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Stability on Windows – and an upcoming Release

A lot of interesting work has been done behind the scenes since the last blog post. Even though we’re still low on developers (are you a dev? we’re still searching!), ilikenwf and Mook made many steps in the direction of building with a more current, vanilla XULrunner. Non-technically speaking, that means making Nightingale much faster and more reliable, with more addons and support for newer web services. I (rjtdrjgfuzkfg) just finished working on the fix for the only blocker issue we had with 1.11.

We finally have working Windows builds using a recent version of taglib (read: builds without the annoying crash issue) and that means that the basic porting for using a newer, vanilla taglib is done. Now we need your support – please download the testing build and try it out to see if everything works as expected. A huge part of the metadata handling code was rewritten, so we need to test it thoroughly. Please report any issues and all the successes you run into in the forums or at the github issue tracker, so we can fix them in preparation for releasing the next version!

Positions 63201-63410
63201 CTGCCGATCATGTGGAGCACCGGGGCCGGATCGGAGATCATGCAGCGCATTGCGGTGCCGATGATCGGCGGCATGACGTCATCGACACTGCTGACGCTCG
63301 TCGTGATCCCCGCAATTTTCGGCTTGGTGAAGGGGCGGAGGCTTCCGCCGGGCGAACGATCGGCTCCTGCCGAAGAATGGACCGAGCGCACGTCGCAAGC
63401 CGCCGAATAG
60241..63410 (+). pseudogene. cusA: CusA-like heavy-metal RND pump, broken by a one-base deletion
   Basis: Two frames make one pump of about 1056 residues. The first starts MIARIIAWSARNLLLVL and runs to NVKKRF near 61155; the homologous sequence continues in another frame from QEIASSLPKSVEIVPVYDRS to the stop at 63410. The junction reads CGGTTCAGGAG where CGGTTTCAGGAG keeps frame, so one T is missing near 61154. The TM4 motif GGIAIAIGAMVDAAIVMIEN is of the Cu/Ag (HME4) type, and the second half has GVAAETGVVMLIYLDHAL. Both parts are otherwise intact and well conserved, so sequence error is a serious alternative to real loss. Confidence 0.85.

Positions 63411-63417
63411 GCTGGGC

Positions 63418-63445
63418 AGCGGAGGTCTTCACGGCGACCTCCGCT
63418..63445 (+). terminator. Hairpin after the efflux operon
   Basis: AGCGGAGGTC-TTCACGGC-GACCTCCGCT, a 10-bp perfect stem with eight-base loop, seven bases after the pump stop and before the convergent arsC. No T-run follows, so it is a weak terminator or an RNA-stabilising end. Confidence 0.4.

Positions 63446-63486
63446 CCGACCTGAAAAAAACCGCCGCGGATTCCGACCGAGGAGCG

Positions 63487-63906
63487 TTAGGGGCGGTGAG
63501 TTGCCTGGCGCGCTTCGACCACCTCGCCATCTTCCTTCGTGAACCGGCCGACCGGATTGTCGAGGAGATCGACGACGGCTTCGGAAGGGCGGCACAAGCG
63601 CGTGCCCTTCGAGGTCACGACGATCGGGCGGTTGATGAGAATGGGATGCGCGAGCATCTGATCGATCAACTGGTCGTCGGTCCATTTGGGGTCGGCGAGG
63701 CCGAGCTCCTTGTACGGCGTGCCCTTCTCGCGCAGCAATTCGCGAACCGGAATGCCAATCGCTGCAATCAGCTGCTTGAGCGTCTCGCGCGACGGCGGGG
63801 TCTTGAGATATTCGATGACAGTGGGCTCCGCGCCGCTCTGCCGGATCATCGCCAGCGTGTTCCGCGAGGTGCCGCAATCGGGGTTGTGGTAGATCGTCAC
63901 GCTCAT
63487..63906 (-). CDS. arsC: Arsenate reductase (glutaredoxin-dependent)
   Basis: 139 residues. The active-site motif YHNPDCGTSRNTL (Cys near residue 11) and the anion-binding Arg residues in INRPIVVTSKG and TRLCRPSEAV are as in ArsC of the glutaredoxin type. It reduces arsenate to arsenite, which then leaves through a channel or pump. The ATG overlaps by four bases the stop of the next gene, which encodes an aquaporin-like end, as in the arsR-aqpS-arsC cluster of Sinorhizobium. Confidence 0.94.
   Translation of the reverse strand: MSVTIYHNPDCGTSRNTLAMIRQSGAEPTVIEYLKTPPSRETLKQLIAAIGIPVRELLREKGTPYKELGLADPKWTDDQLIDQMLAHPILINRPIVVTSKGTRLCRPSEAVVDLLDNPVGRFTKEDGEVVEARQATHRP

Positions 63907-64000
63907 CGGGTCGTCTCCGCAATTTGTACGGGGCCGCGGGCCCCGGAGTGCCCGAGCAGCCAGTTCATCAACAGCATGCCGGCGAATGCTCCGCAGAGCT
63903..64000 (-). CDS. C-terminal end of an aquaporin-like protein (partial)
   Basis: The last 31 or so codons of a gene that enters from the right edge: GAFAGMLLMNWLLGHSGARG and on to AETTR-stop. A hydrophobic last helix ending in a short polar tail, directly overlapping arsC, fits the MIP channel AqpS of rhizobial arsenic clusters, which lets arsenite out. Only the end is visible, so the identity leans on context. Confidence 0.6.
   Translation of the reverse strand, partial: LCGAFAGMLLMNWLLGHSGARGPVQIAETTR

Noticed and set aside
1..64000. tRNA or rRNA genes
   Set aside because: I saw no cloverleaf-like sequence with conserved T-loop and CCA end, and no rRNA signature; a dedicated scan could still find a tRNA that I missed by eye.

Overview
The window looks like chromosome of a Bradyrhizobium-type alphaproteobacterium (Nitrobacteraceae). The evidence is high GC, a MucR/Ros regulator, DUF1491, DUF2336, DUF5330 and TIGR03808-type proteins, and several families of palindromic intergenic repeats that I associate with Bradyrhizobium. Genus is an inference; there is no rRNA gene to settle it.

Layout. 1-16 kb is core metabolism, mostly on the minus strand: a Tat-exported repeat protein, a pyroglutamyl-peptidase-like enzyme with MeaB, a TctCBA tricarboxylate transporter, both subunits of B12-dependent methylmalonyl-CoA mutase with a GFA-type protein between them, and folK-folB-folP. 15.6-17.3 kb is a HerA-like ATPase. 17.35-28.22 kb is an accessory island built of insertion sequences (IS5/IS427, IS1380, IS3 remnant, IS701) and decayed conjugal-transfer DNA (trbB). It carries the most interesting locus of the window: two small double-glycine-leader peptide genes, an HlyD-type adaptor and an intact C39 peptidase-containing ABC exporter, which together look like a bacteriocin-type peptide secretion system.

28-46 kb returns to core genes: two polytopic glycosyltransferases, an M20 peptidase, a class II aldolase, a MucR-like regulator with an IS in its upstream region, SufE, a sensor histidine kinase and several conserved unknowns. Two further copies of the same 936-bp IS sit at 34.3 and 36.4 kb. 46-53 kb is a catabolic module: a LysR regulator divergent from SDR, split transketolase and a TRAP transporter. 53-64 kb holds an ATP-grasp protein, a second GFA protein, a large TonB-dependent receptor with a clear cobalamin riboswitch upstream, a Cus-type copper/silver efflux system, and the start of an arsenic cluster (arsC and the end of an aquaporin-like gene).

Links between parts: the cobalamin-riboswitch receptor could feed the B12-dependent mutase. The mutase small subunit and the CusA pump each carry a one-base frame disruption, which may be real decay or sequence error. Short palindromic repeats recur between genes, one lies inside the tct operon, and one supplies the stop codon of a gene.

We will also be working on using system taglib support on Linux, which would reduce the number of bundled dependencies, making Nightingale even more lightweight. Linux builds of the current taglib changes are not yet available due to the required dependency rebuild, but they should be rolling out very soon!

Speaking of 1.11.1, we’re moving in the direction of releasing the second and probably last release from the current code branch. There are many bugs fixed already, and we’re looking forward to publishing them in a stable build soon. Again, we need your help testing, so make sure and let us know if you see something that is not ready yet or broken.

 

Thanks for your interest into the Project!

– rsjtdrjgfuzkfg and the Nightingale Community

Progress and Current Status

We admit, we really aren’t that great at informing people what’s going on – it could be because we all have day jobs that get in the way, or it could be because our free time is always used working on Nightingale or some other open source project.  We’re really sorry about all of that, but don’t take our silence as any indication as to the amount of improvement being made in the Nightingale code! We have great things ahead!